Brendan Bayard struck gold Sunday.
But he had to dig a long way to find the vein.
Paddling as far as five miles from the IFA Kayak Tour headquarters and launch on Grand Isle, the dedicated Baton Rouge “yaker” documented catching a single redfish and a single speckled trout that together measured 64.88 inches.
When all was said and done that afternoon, Bayard’s total was more than seven inches longer than the rest of the field and the $2,400 in cash and prizes meant he’s earned nearly $37 an inch for his efforts in the last 2013 regular-season event on IFA’s Louisiana tour.
Like most of the anglers, Bayard paddled out only to have to hunker down when a storm cell from a tropical system raked the Central Coast.
“I fished for trout on topwater and caught a few,” Bayard told the IFA.
When the storm subsided, he “moved and jigged deep for reds on a shelf and hooked up with a 45-inch red. I was shaking when I caught it.”
That red won the $100 Berkley Gulp! Big Redfish award, plus a $100 Cabela’s gift card because the fish came on a Gulp!
He said his near 20-inch-long trout came later in the day over a bed of oysters. The win followed the Hobie Team angler’s sweep at the Cocodrie event. He took home a $200 bonue from Hobie, too.
Scouting for a story with Jeff Bruhl, Gary Krouse’s report from Lake Pontchartrain showed there’s a spark of action in the lake.
After virtually nothing stretched their lines hour after hour Tuesday in bayous off the lake, the two ventured out to check out huge raft of mullet.
Nothing there, too, but they spotted what Krouse described as glass minnows working the surface about 300 yards off the north shoreline near Bayou LaCombe.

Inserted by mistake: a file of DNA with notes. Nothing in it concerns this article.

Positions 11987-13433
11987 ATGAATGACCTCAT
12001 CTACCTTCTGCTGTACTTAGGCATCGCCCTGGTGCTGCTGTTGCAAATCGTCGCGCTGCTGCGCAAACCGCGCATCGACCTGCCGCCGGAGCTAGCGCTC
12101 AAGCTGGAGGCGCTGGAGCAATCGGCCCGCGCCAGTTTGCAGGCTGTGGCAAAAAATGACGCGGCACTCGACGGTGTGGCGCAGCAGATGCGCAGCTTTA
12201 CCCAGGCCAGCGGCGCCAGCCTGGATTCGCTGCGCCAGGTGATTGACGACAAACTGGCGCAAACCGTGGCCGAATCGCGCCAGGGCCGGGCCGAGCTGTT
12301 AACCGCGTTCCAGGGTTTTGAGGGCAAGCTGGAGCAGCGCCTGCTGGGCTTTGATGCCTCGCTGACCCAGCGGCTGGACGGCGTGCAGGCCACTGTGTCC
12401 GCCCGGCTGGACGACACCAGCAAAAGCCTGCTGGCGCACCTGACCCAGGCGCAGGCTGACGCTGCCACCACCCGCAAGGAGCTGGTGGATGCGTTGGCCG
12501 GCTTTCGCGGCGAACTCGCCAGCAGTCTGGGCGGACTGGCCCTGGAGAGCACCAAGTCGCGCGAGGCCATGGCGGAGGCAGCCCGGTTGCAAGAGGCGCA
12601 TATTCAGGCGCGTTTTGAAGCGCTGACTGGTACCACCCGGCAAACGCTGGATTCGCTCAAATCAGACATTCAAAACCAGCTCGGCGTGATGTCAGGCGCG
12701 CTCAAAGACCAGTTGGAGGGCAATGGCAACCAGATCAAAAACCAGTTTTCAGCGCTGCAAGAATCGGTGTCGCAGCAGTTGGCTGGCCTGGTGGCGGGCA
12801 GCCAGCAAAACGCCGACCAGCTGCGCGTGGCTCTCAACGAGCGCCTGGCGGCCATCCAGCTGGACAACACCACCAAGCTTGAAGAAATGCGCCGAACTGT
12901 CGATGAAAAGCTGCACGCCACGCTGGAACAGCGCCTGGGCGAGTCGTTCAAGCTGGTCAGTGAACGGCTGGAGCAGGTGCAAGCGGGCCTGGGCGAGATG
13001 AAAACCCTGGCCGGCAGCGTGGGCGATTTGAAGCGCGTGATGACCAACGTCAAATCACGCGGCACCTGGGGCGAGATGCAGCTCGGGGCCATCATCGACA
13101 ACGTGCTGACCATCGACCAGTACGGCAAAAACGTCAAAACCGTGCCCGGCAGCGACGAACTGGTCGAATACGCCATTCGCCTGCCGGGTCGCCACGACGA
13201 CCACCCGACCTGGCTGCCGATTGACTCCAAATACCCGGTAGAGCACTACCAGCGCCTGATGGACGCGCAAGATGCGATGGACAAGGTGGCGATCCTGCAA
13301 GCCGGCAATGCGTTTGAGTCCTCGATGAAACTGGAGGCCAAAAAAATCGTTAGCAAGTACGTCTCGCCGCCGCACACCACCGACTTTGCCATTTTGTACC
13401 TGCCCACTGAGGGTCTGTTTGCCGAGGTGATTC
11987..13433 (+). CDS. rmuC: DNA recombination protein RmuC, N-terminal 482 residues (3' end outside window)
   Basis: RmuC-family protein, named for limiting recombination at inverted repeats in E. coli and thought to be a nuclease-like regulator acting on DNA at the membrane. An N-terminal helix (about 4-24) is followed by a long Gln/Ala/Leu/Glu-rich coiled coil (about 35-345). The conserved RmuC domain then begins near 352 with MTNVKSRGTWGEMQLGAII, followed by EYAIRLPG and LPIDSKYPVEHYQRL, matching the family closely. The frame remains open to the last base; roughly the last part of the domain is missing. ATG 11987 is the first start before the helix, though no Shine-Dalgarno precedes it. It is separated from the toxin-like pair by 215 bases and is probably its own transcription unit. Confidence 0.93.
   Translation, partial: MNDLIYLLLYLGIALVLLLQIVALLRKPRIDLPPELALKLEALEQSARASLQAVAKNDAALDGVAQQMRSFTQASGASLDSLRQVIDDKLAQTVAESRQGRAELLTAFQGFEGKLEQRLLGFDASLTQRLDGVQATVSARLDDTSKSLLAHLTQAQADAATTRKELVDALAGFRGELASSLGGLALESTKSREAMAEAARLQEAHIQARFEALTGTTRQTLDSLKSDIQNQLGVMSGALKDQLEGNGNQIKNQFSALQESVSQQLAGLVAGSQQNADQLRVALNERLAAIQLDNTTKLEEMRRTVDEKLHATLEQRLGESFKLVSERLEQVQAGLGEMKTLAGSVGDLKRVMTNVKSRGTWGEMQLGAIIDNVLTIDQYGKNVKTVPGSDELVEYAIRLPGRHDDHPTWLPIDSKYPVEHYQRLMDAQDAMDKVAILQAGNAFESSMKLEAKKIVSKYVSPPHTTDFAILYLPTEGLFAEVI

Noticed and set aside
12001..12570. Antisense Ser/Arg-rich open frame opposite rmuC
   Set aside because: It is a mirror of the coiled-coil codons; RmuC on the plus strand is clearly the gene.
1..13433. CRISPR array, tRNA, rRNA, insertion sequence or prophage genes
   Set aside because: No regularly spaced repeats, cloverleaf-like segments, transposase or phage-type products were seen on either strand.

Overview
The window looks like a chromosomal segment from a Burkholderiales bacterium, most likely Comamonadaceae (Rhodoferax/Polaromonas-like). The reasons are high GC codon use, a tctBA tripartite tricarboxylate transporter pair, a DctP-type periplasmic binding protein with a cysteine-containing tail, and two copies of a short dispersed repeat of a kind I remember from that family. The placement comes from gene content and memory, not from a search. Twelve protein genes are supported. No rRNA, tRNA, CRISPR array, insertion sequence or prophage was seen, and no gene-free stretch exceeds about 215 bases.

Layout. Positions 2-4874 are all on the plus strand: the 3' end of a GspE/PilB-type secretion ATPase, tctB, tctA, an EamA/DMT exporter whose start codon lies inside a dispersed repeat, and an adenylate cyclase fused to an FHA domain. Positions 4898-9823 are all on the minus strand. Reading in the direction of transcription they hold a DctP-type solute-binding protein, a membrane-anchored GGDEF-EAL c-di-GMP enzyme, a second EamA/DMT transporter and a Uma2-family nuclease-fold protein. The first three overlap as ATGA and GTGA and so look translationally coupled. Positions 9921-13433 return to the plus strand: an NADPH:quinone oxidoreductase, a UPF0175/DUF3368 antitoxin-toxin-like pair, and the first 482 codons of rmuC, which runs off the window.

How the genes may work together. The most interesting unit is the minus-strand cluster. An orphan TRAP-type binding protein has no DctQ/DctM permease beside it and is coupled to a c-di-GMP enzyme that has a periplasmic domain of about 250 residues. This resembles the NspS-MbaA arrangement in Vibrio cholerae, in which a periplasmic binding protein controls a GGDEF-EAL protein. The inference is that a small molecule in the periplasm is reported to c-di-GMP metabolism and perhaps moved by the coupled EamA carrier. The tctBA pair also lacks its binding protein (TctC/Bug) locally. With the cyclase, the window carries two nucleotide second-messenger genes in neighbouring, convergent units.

Ladyfish, and still nothing to start the angling juices flowing.
Then, they let the jigged-up soft plastics go to the bottom, and that’s when the trip turned from bust to bonanza.
“Redfish were everywhere under the ladyfish, some reds over 28 inches,” Krouse said. “And there were (gafftopsail catfish) in with the redfish. I think we could have caught as many as we wanted, but we came home with a limit.”
The Gulf Council is meeting this week, and setting a fall recreational red snapper season is on the agenda.
The early report on the 28-day spring-summer season was that the recreational take was higher than expected. Despite an increase in the 2013 quota that came after the June 28 recreational-season close, Roy Crabtree, the federal fisheries overseer for the Southeast U.S., told al.com reporter Jeff Duke that the reported data could mean there will not be a recreational season as was expected to open Oct. 1.
Crabtree said the data needed further examination before a decision could be made.
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